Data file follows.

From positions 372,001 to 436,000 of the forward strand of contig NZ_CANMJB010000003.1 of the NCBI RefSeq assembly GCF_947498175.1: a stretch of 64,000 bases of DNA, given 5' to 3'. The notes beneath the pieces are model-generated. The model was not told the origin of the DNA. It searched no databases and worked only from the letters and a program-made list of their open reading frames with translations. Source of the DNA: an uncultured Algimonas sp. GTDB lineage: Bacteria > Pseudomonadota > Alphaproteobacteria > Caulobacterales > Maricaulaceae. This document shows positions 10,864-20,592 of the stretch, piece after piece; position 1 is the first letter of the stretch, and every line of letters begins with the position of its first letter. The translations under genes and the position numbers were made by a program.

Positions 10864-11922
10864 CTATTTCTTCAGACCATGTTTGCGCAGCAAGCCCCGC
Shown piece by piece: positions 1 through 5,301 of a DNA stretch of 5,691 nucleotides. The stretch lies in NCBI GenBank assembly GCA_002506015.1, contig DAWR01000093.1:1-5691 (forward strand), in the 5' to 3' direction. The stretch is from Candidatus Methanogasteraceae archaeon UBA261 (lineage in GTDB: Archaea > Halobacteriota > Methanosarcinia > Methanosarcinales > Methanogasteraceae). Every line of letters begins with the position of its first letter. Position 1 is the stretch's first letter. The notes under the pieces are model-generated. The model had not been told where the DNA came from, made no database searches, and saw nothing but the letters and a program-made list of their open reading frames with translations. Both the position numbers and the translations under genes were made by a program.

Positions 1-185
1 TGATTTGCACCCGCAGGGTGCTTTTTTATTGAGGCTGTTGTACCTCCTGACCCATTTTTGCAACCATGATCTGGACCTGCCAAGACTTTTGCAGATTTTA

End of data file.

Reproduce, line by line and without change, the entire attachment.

From positions 372,001 to 436,000 of the forward strand of contig NZ_CANMJB010000003.1 of the NCBI RefSeq assembly GCF_947498175.1: a stretch of 64,000 bases of DNA, given 5' to 3'. The notes beneath the pieces are model-generated. The model was not told the origin of the DNA. It searched no databases and worked only from the letters and a program-made list of their open reading frames with translations. Source of the DNA: an uncultured Algimonas sp. GTDB lineage: Bacteria > Pseudomonadota > Alphaproteobacteria > Caulobacterales > Maricaulaceae. This document shows positions 10,864-20,592 of the stretch, piece after piece; position 1 is the first letter of the stretch, and every line of letters begins with the position of its first letter. The translations under genes and the position numbers were made by a program.

Positions 10864-11922
10864 CTATTTCTTCAGACCATGTTTGCGCAGCAAGCCCCGC
Shown piece by piece: positions 1 through 5,301 of a DNA stretch of 5,691 nucleotides. The stretch lies in NCBI GenBank assembly GCA_002506015.1, contig DAWR01000093.1:1-5691 (forward strand), in the 5' to 3' direction. The stretch is from Candidatus Methanogasteraceae archaeon UBA261 (lineage in GTDB: Archaea > Halobacteriota > Methanosarcinia > Methanosarcinales > Methanogasteraceae). Every line of letters begins with the position of its first letter. Position 1 is the stretch's first letter. The notes under the pieces are model-generated. The model had not been told where the DNA came from, made no database searches, and saw nothing but the letters and a program-made list of their open reading frames with translations. Both the position numbers and the translations under genes were made by a program.

Positions 1-185
1 TGATTTGCACCCGCAGGGTGCTTTTTTATTGAGGCTGTTGTACCTCCTGACCCATTTTTGCAACCATGATCTGGACCTGCCAAGACTTTTGCAGATTTTA